Reacting to the news, Green Party in England and Wales leader Natalie Bennett told the BBC she had not received official confirmation of the revised proposals "but if it's correct, we are obviously absolutely delighted".
"We have really seen the acknowledgment that we are in multiparty politics in Britain, the politics of 2015. This is good for British democracy as well as good for the Green Party."
Plaid Cymru leader Leanne Wood also welcomed the reports, saying it was important for democracy for voters to be presented with "a clear picture of the choice that they face on polling day".
The SNP's Westminster leader, Angus Robertson, said the revised formats being reported was "very welcome progress", saying the case for the SNP's inclusion was "unanswerable".
"We want these debates to happen, and they need to include the SNP so that the diversity of politics and our democracy across the UK is reflected," he said.
But the Liberal Democrats indicated they would oppose the revised proposals.
A spokesman for the party said it remained opposed to Mr Cameron and Mr Miliband being able to go head to head without Mr Clegg.
"We have always been clear that, as a party of government, we must be able to defend our record in all the TV debates," he said.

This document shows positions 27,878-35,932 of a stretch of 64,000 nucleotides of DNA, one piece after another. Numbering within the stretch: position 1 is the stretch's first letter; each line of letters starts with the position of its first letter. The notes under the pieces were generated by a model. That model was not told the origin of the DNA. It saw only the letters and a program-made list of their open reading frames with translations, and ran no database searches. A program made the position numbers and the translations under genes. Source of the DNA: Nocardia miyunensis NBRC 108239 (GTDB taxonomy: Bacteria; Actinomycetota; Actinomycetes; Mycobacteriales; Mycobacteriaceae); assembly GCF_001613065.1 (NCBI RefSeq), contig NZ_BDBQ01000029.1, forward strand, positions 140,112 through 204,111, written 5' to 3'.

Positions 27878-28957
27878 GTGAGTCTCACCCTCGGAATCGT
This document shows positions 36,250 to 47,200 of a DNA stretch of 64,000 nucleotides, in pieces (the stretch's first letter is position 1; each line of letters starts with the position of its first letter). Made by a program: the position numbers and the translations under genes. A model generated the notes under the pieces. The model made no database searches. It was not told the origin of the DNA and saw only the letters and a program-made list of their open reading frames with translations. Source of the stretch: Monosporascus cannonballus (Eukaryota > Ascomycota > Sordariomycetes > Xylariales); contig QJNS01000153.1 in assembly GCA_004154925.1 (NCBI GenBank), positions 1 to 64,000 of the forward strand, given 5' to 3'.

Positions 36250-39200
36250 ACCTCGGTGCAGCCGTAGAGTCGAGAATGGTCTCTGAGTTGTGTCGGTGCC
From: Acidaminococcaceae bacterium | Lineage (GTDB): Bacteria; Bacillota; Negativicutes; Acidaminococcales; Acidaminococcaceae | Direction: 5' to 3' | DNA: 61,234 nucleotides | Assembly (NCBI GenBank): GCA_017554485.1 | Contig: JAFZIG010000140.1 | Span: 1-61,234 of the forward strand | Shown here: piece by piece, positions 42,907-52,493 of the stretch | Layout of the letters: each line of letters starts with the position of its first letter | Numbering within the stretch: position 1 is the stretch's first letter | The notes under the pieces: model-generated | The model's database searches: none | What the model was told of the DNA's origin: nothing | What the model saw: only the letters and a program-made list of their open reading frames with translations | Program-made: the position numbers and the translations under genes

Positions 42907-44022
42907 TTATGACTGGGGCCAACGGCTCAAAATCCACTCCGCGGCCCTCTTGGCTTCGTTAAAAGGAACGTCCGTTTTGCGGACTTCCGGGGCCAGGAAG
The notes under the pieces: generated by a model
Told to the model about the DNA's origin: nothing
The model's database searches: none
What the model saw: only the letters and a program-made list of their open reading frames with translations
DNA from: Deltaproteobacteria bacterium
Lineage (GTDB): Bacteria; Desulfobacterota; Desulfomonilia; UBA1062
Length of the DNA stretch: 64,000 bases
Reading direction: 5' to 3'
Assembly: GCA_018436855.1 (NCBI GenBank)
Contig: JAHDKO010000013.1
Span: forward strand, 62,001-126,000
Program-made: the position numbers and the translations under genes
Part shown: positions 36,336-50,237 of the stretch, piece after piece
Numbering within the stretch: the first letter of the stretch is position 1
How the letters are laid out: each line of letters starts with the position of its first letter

"We will continue to make that case in our discussions with the broadcasters."
The Democrat Unionist Party has indicated it will be writing to the BBC and ITV to ask why it is not being included when it is the fourth largest party at Westminster in terms of numbers of MPs.
Party leader and Northern Ireland First Minister Peter Robinson said the proposed debates were "a farce", with the DUP being "excluded from the national debate".
And Sinn Fein said it would "challenge any attempt to discriminate against us".
"Sinn Féin will take every opportunity to present and promote its policies and positions," a spokesman said.
A Labour Party source said: "We want general election TV debates to happen and we have always said who takes part is a matter for the broadcasters."
He said Mr Cameron faced a choice to either accept seven-way debates which could "split the left" or continue to resist them on the grounds they could "dominate the campaign".
The broadcasters said they "remain committed" to providing election debates during the general election campaign and "will continue to work with all the parties to ensure that they happen again in 2015".
In an interview with the Radio Times, Tony Hall, the BBC's director general, said it made "absolute sense to have the involvement of the Scottish National Party, Plaid Cymru, the Greens and UKIP".
"This time round the debates are going to be more important to democracy than last time round. I don't know anyone who can call this election, therefore the notion of hearing those who are competing for your vote being tested and testing one another, is much more important than last time round," he said.
The suggested schedule is for debates to be held on 2 April, 16 April and 30 April, ahead of the UK-wide poll on 7 May.